- The Washington Times - Wednesday, August 16, 2000

ZAMBOANGA, Philippines Libyan leader Moammar Gadhafi has pledged to pay millions of dollars to free nine foreigners held hostage by Muslim rebels for four months but wants them to come to Tripoli on their release.

The release of the nine from remote Jolo island had been promised for today, but "minor hitches" forced a delay until at least tomorrow, Philippine negotiator Roberto Mananquil said yesterday.

A chartered plane from Libya was waiting in Manila to pick up the hostages, who were part of a group of 21 persons kidnapped in April from Malaysia's Sipadan diving resort by Abu Sayyaf rebels.

Planes chartered by Libya were ferrying officials and scores of journalists from Lebanon and South Africa to Tripoli, where the hostages were to be flown after their release to meet with Col. Gadhafi.

Former Libyan Ambassador Abdul Rajab Azzarouq, a member of the Philippine negotiating team, denied reports that as much as $25 million in cash was going to the Abu Sayyaf rebels.

Mr. Azzarouq insisted the money will fund development projects. "We are sticking to our offer of livelihood projects," he said. "We are offering projects that would benefit the community itself."

For years, Libya has mediated between Muslim guerrillas and the Philippine government, and helped build schools and mosques in the impoverished southern Philippines, home to the heavily Roman Catholic country's Muslim minority.

Libya also has been accused of training rebels from the Moro Islamic Liberation Front, which has been fighting for years for an Islamic state in the southern Philippines.

Philippine negotiators have not announced how much Libya is paying for the hostages' release.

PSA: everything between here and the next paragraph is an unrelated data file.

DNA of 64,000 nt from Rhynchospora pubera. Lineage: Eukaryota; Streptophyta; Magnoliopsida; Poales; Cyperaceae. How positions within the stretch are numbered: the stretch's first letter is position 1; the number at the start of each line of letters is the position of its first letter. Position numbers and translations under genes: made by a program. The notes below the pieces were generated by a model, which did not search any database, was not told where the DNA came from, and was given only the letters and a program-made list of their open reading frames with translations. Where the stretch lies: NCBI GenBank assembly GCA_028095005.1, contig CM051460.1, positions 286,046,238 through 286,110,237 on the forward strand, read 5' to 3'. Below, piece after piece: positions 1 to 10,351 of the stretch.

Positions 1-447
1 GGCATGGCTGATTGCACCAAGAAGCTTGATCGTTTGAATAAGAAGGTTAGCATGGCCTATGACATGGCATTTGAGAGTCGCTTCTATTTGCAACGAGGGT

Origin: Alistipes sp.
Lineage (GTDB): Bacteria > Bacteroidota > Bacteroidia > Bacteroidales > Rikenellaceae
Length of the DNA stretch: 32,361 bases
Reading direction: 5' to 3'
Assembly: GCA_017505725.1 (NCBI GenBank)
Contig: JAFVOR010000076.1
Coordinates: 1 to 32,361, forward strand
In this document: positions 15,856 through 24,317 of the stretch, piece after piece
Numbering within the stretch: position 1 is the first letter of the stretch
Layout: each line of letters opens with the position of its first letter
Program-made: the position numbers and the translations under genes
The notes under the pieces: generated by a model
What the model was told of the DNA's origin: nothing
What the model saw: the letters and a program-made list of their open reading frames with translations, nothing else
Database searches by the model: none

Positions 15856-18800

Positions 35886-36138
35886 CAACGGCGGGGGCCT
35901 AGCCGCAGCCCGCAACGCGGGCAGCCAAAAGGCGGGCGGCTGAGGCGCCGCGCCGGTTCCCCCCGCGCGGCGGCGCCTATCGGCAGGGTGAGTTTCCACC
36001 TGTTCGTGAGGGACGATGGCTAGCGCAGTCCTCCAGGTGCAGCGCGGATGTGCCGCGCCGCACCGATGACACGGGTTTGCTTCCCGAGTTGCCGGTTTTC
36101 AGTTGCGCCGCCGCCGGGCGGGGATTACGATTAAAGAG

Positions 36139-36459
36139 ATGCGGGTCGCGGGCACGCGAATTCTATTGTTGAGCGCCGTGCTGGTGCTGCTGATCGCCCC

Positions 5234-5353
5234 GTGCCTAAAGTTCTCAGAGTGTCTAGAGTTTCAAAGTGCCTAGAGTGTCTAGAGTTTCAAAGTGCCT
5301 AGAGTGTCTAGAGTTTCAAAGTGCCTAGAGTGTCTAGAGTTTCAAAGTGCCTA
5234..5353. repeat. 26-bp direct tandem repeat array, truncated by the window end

Abu Sayyaf has demanded $1 million for each hostage: two South Africans, three French citizens including one with a Lebanese background two Germans and two Finns.

The nine were among 21 persons kidnapped April 23 from the Sipadan diving resort. Their freedom would leave three Malaysians and two Filipinos in captivity from the Sipadan group.

In all, Abu Sayyaf, a group of several hundred heavily armed rebels, is holding 29 hostages, including three French journalists and a dozen Christian evangelists who came to the rebels' camp to pray for the hostages.

So far, about $5.5 million has been paid for the release of six Malaysians and one ailing German woman from among the Sipadan hostages, and a German journalist and two Philippine TV journalists who were kidnapped later, military officials say.

Tharwat Moarbes, mother of Lebanese-French hostage Marie Moarbes, said thoughts of her daughter's expected release kept her awake Monday night.

"I have been waiting for four months to see Marie again. I am very happy that she will be released," she told Lebanon's state-run television just before boarding a plane to Libya.

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